The U.S. Army reasonably rescinded nearly $65 million in information technology task orders for the Afghan government when it discovered the main subcontractor was debarred in Afghanistan, the U.S. Government Accountability Office ruled in a decision made public Thursday.
Deputy Defense Secretary Patrick Shanahan said Wednesday that strong cybersecurity will likely become one of the key pillars for determining U.S. Department of Defense contract awards in the future, also laying out further details on the DOD’s plans for implementing the proposed U.S. Space Force.
The White House warned Thursday that it would authorize offensive cybersecurity operations and "modernize" federal computer crime laws as part of a new national cybersecurity strategy.
A U.S. military contractor urged a Georgia federal court on Wednesday to toss a suit seeking to confirm an emergency arbitral award ordering it not to terminate a subcontract under a deal to help maintain Saudi Arabian military aircraft, arguing that it never agreed to arbitrate the dispute.
An engineering subcontractor for a Chicago L train renovation project slapped general contractor Ragnar Benson Construction LLC with an $8 million lawsuit in Illinois federal court Wednesday, alleging the construction firm prevented the engineering company from altering the subcontract to account for excusable delays and withheld payment for services already rendered.
A Manhattan federal judge hit Joe Percoco, New York Gov. Andrew Cuomo's former top aide, with a six-year prison term Thursday for taking bribes in exchange for helping allies in the energy and real estate sectors with state projects, telling the defendant his actions were "corrosive" to the workings of government.
President Donald Trump on Thursday threw a potential spanner in the works for a pending $857 billion bill to fund federal defense, labor and health spending for 2019, slamming lawmakers for failing to include funding for his signature border wall project.
An attorney for a Saudi subcontractor should be disqualified from the subcontractor's suit seeking to confirm an arbitration award against an American defense and logistics contractor as the attorney's prior representation of the U.S. company creates a conflict of interest, the contractor told a Georgia federal court Wednesday.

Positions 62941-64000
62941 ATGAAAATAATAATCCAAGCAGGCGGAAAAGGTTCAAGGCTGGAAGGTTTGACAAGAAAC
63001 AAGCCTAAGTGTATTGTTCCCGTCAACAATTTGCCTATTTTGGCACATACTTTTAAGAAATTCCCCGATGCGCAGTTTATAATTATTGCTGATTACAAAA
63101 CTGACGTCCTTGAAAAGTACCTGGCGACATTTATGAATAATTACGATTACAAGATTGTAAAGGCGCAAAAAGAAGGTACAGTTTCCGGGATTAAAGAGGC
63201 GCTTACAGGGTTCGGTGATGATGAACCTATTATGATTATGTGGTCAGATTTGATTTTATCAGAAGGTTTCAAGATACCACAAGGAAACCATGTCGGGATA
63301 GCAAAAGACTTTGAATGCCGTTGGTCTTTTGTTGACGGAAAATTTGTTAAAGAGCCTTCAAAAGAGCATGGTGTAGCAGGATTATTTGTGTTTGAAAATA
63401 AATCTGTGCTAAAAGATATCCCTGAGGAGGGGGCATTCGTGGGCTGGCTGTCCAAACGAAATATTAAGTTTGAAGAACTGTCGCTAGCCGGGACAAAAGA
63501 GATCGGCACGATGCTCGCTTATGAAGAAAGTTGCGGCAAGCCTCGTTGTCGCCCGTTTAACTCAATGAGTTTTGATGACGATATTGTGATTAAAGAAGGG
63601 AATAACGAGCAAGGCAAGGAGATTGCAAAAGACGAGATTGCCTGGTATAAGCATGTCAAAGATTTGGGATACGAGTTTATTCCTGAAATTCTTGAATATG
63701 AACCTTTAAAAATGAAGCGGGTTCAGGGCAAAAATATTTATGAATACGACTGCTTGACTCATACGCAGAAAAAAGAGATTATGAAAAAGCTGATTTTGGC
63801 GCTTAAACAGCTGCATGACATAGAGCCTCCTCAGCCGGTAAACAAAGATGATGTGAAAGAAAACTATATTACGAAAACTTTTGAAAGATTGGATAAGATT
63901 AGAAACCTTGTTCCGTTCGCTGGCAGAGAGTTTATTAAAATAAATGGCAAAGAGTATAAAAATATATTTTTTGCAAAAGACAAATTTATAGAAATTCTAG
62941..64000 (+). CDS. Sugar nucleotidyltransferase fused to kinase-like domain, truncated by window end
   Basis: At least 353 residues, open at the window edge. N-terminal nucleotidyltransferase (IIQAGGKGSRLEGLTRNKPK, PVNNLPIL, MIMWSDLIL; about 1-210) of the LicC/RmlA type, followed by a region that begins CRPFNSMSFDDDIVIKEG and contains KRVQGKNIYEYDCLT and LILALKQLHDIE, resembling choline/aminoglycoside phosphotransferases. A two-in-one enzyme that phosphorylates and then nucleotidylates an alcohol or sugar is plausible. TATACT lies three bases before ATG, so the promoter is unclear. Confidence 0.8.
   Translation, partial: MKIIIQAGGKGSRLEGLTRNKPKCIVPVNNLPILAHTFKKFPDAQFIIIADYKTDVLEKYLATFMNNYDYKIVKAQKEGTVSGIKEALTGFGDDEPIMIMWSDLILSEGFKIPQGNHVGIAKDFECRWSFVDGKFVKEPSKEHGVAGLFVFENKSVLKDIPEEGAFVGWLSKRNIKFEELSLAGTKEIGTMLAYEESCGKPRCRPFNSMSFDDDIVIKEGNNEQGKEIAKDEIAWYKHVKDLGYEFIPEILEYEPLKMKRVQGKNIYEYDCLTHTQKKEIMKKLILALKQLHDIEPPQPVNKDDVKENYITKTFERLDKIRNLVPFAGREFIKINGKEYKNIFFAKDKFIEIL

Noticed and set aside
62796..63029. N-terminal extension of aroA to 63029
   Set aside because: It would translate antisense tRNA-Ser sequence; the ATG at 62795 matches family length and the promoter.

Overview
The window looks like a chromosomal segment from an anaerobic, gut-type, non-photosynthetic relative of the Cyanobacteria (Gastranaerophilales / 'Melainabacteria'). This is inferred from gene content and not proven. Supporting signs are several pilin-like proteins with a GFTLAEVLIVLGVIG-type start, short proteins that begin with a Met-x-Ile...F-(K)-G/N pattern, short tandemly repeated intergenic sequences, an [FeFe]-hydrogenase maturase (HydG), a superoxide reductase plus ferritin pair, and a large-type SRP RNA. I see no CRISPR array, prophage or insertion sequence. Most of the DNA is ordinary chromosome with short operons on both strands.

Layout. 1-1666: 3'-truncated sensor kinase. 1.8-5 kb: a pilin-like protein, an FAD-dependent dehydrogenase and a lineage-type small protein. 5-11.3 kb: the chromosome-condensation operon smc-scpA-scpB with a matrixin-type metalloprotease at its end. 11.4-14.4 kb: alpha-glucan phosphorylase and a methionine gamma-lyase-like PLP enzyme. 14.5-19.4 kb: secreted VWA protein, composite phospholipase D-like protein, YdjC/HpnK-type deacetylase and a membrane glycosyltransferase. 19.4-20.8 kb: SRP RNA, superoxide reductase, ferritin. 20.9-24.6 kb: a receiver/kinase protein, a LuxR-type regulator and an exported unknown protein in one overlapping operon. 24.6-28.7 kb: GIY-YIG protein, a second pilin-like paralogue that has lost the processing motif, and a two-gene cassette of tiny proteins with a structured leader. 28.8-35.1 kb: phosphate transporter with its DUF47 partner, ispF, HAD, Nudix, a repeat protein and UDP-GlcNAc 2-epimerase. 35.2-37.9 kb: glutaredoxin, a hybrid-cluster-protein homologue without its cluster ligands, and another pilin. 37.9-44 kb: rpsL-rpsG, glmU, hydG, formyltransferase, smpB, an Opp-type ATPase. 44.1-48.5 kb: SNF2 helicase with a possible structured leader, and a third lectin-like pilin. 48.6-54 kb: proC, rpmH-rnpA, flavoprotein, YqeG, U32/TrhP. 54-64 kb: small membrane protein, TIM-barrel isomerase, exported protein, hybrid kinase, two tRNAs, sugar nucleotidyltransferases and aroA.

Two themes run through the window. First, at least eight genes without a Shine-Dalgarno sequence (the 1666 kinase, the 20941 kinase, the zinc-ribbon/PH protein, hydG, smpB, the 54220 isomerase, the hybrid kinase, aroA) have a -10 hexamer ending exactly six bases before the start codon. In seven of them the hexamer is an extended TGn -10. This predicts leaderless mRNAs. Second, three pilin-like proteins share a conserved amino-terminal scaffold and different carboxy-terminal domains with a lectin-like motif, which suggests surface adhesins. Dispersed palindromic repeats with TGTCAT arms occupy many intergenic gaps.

The federal government was right to cut loose a construction contractor with a history of missing deadlines after it fell far behind on a $40.3 million project for the U.S. Navy in Bahrain, the Armed Services Board of Contract Appeals said in a recently released decision.
The U.S. Navy on Tuesday opened bids on a potentially lucrative deal for hardware for its internal network modernization program, saying it will look to lease equipment as a service rather than buying outright.
The Federal Circuit said Wednesday that the Court of Federal Claims was right to reject CliniComp International’s challenge to rival Cerner's sole-source deal to overhaul the U.S. Department of Veterans Affairs’ electronic health records system, ruling that CliniComp had failed to show it could meet the VA’s requirements for the work.
Members of a contractor joint venture have urged a Texas federal judge not to allow Mt. Hawley Insurance Co. to appeal a ruling that required it to defend them against a lawsuit over allegedly faulty construction on a San Antonio-area sports complex, saying Mt. Hawley does not have an adequate question that needs review by the Fifth Circuit.
Novartis Pharmaceuticals Corp. has flatly “misstated the law” in its bid to escape a whistleblower’s False Claims Act suit alleging illicit kickbacks aimed at boosting Medicare Part D business, the U.S. Department of Justice told a New Jersey federal court Tuesday.
A New Jersey federal judge on Tuesday slammed a political consultant with a four-year prison term for her role in a kickback scheme at a defunct Newark water agency, saying she was part of the “inner circle of this tremendous fraud" that ultimately brought down the organization.
Five contractors who worked on the design and construction of a pedestrian bridge that collapsed in Miami in March, killing six people, have been issued citations and fines, the federal Occupational Safety and Health Administration announced Tuesday.
A D.C. federal judge on Tuesday sided with Northrop Grumman Systems Corp. in its bid to block NASA from fulfilling a Freedom of Information Act request that the defense contractor had claimed would have exposed details about a subsidiary's contract and pricing practices.
AbbVie Inc. generated nearly $1.3 billion in tainted health insurance claims for its blockbuster immunosuppressant Humira by paying kickbacks in the form of cash, alcohol, trips and an elaborate network of “nurse ambassadors,” California regulators said in a complaint filed Tuesday.